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Health effects from pesticide exposure.

Authors
Calvert-GM
Source
Am Fam Phys 2004 Apr; 69(7):1613-1614, 1616
NIOSHTIC No.
20024740
Abstract
All Americans are exposed to pesticides. Among approximately 1,900 subjects selected in 1999 and 2000 from the National Health and Nutrition Examination Survey (NHANES) to represent the United States population six to 59 years of age, at least 90 percent of these persons had detectable serum levels of dichlorodiphenyltrichloroethane (DDT) metabolites.1 In addition, detectable levels of five of the six measured urinary organophosphate insecticide metabolites were found in at least 50 percent of the subjects, with those six to 11 years of age having the highest metabolite concentrations.1 The sources of these pesticide exposures include diet,2 indoor pesticide exposures (indoor pesticide applications to control pests3 and tracking-in of pesticides used outdoors),4 other environmental exposures (drift of pesticides from their intended target),5 and occupational exposures (exposures on farms and in pest-control occupations).6 There are approximately 16,000 different pesticide products currently used in the United States, and each of them contains one or more of approximately 600 approved pesticide active ingredients. According to the U.S. Environmental Protection Agency, 1.23 billion lb of conventional pesticides (excluding disinfectants and wood preservatives) are used annually in this country, a figure that accounts for more than one fifth of global pesticide use.7 Despite the pervasiveness of pesticides, relatively few acute poisonings are identified annually. The Toxic Exposure Surveillance System (TESS), which collects poisoning reports submitted by poison control centers in the United States, identified 20,110 acute pesticide poisoning cases in 2001.8 However, this number should be considered a minimal estimate of the true magnitude of the problem because reporting to poison control centers is voluntary, and poison control centers appear to capture only a minority of acute pesticide poisoning cases.9 Unfortunately, no better national estimate of acute pesticide poisoning exists.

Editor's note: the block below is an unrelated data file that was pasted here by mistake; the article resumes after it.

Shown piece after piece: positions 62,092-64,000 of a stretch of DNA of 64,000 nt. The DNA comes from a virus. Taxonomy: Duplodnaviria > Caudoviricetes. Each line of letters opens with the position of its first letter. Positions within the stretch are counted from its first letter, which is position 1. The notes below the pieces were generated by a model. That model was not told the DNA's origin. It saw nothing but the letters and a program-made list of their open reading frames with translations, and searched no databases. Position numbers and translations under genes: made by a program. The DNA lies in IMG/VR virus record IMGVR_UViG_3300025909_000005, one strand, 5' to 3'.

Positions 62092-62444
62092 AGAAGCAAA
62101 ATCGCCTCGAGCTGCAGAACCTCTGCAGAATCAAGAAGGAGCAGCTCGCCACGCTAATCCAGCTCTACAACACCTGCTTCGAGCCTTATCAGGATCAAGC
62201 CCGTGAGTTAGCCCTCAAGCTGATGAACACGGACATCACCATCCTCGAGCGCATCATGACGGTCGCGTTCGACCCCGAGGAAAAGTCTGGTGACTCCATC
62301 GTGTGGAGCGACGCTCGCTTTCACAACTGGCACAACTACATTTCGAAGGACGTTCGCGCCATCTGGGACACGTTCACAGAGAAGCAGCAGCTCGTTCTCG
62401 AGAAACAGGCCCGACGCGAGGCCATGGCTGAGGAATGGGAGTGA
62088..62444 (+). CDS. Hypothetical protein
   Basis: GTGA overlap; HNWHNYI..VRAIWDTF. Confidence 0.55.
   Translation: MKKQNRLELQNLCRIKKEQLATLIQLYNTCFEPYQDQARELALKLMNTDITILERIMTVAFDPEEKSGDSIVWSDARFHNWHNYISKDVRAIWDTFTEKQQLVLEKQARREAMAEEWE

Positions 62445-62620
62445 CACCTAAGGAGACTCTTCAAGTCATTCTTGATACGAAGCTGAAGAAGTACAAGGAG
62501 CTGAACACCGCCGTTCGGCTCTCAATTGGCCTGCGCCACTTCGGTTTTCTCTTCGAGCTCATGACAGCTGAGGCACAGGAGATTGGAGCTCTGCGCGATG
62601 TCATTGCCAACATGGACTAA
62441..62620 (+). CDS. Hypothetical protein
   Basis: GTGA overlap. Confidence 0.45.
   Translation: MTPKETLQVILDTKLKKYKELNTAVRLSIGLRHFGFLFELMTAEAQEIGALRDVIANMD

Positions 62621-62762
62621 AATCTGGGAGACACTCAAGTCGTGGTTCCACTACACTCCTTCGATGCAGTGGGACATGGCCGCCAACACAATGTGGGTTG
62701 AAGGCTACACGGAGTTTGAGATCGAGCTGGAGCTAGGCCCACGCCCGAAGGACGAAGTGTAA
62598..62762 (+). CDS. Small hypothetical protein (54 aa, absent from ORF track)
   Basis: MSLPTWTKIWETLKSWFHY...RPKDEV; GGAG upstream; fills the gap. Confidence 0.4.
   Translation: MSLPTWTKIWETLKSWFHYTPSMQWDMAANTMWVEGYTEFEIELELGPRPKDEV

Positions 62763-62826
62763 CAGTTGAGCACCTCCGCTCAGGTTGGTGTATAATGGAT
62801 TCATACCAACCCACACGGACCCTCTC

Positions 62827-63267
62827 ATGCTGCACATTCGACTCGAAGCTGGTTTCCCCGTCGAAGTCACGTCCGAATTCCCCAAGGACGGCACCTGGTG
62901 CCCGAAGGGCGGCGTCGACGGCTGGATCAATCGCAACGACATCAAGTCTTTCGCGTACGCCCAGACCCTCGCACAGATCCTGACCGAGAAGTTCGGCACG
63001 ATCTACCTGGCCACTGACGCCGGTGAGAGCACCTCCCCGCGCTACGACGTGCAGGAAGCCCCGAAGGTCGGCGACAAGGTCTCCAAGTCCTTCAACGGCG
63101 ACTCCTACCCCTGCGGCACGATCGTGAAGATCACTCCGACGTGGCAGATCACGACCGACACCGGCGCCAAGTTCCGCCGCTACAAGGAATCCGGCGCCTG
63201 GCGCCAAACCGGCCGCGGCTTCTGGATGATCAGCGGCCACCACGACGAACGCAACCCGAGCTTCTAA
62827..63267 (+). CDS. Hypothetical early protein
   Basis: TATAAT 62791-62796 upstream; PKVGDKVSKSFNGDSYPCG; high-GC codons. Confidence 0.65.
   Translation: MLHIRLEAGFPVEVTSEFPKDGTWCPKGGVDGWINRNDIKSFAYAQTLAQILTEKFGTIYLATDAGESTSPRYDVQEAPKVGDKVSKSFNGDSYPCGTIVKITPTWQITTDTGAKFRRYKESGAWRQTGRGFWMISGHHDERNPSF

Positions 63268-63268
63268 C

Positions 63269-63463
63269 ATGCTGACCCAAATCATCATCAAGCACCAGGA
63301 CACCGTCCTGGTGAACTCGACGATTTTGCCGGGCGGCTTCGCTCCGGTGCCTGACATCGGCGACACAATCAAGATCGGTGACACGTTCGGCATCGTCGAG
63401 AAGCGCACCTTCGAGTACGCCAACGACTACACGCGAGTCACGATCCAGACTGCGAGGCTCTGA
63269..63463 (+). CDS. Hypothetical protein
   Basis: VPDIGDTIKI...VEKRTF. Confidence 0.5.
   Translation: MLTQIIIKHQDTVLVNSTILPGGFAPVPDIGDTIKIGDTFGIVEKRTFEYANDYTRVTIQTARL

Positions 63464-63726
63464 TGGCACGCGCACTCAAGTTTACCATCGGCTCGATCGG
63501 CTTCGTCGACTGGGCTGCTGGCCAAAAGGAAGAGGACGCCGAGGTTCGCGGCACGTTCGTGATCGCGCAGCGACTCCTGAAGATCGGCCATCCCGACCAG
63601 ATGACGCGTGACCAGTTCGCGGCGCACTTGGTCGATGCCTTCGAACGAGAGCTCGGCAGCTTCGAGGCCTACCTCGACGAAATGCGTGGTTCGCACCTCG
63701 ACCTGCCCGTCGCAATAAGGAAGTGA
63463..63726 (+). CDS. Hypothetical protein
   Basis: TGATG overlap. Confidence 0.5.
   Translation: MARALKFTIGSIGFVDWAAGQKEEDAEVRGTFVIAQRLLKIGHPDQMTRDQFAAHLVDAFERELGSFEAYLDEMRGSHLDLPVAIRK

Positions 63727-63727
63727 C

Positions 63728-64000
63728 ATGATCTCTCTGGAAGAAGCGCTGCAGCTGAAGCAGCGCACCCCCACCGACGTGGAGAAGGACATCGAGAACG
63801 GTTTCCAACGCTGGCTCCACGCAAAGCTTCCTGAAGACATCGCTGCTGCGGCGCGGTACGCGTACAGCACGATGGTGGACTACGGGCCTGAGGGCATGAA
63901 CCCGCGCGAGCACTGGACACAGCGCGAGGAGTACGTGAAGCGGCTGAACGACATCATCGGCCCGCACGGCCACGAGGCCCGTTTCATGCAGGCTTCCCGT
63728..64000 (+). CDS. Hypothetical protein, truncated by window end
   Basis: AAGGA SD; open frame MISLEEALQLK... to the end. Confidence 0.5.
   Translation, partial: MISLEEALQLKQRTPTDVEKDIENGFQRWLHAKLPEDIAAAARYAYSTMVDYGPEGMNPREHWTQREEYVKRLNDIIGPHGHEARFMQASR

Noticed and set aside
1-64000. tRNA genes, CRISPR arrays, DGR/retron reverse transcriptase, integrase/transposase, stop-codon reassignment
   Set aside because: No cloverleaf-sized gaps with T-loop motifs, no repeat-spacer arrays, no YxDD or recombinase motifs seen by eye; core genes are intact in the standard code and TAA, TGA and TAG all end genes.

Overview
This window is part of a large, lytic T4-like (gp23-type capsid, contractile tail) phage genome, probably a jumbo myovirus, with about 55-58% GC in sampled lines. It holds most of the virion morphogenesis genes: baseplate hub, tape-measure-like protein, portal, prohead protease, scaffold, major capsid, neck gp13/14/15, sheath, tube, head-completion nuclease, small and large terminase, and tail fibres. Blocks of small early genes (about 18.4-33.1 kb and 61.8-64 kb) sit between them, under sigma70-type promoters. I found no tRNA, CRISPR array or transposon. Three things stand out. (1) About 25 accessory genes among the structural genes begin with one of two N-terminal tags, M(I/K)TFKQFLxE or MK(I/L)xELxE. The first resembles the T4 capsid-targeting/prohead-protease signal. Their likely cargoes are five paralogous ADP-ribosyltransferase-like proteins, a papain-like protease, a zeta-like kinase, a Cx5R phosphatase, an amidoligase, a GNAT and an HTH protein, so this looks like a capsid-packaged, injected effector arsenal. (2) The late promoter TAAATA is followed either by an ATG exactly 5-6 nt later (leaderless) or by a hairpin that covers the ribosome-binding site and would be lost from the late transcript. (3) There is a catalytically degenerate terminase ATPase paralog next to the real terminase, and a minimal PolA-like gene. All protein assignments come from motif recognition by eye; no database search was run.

Keywords
Pest-control; Pesticides; Poisons; Occupational-exposure; Environmental-exposure; Information-retrieval-systems; Organo-phosphorus-pesticides; Insecticides; Metabolites; Poison-control
Contact
National Institute for Occupational Safety and Health, 4676 Columbia Parkway, MS R-17, Cincinnati, OH 45226
CODEN
AFPYAE
CAS No.
50-29-3
Publication Date
20040401
Document Type
Journal Article
Fiscal Year
2004
NTIS Accession No.
NTIS Price
Issue of Publication
7
ISSN
0002-838X
NIOSH Division
DSHEFS
Source Name
American Family Physician
State
OH
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